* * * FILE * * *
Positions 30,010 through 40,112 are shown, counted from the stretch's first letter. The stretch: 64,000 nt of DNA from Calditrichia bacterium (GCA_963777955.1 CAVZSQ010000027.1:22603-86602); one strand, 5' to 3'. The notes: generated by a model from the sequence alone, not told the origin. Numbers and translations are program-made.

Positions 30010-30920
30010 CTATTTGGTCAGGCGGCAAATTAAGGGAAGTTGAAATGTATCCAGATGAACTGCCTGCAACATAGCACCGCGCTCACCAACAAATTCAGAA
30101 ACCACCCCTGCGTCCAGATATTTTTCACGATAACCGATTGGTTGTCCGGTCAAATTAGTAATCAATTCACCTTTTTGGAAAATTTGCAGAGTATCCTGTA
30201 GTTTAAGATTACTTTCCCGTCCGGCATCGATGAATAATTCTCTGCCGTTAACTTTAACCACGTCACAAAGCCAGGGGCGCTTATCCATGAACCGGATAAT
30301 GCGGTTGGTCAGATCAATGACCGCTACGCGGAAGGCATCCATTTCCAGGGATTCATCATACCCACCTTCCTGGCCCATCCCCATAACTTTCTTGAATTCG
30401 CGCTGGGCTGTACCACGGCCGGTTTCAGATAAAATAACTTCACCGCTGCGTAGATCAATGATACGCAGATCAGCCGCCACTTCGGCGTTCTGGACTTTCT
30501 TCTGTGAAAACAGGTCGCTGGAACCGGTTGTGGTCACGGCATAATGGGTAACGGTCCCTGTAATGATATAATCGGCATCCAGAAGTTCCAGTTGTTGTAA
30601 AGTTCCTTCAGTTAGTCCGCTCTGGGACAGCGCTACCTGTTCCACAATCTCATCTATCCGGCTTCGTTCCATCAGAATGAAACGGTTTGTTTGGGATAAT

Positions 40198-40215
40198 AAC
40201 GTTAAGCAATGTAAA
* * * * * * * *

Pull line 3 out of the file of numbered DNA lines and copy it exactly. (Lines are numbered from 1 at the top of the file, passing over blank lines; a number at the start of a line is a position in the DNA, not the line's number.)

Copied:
30010 CTATTTGGTCAGGCGGCAAATTAAGGGAAGTTGAAATGTATCCAGATGAACTGCCTGCAACATAGCACCGCGCTCACCAACAAATTCAGAA